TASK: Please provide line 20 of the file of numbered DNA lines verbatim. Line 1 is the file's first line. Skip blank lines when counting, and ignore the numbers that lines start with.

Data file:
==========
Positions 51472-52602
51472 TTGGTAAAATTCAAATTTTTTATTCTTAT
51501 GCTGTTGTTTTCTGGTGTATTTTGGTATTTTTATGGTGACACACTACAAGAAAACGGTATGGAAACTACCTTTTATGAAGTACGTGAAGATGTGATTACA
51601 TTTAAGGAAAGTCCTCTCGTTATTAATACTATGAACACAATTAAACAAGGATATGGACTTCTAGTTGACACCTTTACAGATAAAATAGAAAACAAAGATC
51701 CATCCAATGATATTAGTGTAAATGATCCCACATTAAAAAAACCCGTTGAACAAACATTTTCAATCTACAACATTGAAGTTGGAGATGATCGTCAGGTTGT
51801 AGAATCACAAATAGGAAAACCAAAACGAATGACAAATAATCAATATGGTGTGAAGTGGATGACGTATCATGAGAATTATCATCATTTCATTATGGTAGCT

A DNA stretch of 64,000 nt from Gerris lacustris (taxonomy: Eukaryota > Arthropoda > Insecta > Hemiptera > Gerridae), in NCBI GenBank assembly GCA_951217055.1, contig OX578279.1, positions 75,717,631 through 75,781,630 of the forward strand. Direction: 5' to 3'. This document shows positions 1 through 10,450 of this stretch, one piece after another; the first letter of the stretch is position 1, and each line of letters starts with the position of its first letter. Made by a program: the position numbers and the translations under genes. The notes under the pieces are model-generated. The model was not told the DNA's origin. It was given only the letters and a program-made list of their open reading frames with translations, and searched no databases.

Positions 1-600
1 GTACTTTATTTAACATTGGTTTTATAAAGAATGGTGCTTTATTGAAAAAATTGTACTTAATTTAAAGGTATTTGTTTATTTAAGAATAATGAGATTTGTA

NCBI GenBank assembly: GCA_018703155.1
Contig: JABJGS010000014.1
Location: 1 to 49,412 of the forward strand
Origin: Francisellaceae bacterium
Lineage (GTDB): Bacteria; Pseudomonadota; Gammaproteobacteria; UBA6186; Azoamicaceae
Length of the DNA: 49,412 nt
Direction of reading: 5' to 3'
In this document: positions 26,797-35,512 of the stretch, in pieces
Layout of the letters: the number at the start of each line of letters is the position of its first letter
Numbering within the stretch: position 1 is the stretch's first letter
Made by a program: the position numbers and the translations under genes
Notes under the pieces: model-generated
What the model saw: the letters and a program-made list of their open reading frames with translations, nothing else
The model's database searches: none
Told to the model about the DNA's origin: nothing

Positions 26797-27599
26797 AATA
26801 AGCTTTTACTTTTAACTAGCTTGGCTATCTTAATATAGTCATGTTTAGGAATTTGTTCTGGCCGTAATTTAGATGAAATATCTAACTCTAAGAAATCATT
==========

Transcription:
Made by a program: the position numbers and the translations under genes